History of the Breed


Thank you for your inquiry and interest in an exceptional breed of versatile hunting dog, the Pudelpointer. The first cross of the Pudel and an English Pointer to establish the new breed took place in Germany in 1881. The sire was "Tell", an English Pointer belonging to Kaiser Frederick III, the dam was a German Hunting Pudel bitch "Molly", owned by Hegewald, a famous Teutonic author on the subject of hunting dogs.

     The idea behind this breeding was to combine the outstanding natural working abilities of the two great specialists in one dog:

The intelligence, water love, retrieving instinct, easy trainability and willingness to please, wrapped into the protective coat of the Pudel with the unending desire to hunt, birdiness, pointing instinct, field nose and endurance of the English Pointer.



     Since the Pudel proved to be the stronger breed in passing its genes, many more Pointers were introduced into the breeding program to arrive at the breed, as it is known today. During the first 30 years, only 11 Pudels were used against well over 80 Pointers. From then on, only occasional re-introductions of Pointers were undertaken, especially after the two World Wars severely depleted the breeding stock.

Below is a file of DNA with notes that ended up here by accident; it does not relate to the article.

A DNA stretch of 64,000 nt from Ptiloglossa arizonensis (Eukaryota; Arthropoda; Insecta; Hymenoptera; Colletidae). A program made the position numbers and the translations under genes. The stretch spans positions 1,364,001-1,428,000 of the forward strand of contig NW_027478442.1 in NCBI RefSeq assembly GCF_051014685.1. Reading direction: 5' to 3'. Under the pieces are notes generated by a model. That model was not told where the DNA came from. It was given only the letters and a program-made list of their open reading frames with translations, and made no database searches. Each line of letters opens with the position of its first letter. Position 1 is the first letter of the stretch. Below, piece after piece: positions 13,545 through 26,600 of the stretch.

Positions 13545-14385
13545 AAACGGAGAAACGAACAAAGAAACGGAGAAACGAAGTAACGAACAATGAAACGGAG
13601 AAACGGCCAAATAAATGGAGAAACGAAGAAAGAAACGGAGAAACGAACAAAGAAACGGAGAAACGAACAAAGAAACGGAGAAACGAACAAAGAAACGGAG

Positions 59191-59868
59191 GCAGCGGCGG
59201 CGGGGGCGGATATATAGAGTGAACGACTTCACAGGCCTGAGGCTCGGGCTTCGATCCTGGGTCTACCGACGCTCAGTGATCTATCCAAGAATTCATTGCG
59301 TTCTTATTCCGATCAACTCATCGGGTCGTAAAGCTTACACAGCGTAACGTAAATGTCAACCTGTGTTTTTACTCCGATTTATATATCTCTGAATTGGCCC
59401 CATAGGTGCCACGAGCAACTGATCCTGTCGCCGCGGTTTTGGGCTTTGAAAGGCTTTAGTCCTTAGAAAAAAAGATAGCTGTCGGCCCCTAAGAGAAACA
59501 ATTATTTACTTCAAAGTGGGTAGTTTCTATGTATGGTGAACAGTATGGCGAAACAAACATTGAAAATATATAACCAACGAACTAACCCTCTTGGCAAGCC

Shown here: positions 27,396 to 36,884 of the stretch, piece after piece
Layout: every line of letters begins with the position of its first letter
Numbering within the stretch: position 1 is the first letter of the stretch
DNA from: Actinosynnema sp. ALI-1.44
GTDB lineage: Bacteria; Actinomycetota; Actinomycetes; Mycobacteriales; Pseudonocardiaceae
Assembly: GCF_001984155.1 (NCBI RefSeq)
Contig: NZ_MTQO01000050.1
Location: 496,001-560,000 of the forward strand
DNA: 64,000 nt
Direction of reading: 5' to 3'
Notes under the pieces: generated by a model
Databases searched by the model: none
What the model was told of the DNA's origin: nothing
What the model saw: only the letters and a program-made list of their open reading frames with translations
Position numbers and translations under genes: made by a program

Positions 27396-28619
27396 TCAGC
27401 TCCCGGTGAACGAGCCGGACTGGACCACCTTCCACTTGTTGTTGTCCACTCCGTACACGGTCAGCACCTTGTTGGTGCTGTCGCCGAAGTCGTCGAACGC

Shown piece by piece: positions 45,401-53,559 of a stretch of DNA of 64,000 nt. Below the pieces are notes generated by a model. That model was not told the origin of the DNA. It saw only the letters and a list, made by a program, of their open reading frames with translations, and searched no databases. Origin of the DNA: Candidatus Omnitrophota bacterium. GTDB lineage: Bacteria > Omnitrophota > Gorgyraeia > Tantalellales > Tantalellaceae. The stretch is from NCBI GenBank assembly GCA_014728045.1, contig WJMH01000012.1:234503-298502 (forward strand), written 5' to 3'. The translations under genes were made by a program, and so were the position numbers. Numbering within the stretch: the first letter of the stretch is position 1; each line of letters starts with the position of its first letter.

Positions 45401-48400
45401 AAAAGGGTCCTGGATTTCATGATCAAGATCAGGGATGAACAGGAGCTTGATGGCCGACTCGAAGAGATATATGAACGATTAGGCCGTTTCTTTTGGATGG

The Pudelpointer in its home country Germany, has always ranked among the finest performers in tests and in the field, and is sought by those who enjoy and value a dog with desire and drive. The breed is medium sized, between 22 and 26 inches at the shoulder and weighs anywhere from 45 to 70 lbs. Pudelpointers are predominantly solid in color, from dark brown to the color of autumn leaves, and occasionally black. The ideal coat is harsh, wiry and dense.



    The first Pudelpointers were imported into North America in 1956 and began the foundation of the breed in the New World and gave birth to the Pudelpointer Club of North America in 1977 in Canada.





History of the Club; What Separates Us​



The club's studbook is approaching its 1300th entry and continues to set the standard for the breed on this continent. Through its strict breeding guidelines, pups are produced which are reliable on many different kinds of game under varying conditions of terrain and weather.



    The Pudelpointer club is proud of its achievements and continues to work hard to further improve and protect the breeds high standards. The clubs breeding program takes great care to maintain the never ending desire to work on land or in the water, before and after the shot, and to find, point and retrieve whatever game is hunted.



    A sound temperament, as well as a style pleasing to the eye, makes the Pudelpointer a great companion both in the field and the home. They take to training easily, despite their desire and drive. With the proper development and exposure, club pups are guaranteed for desire, nose, pointing instinct, love of water and trainability.

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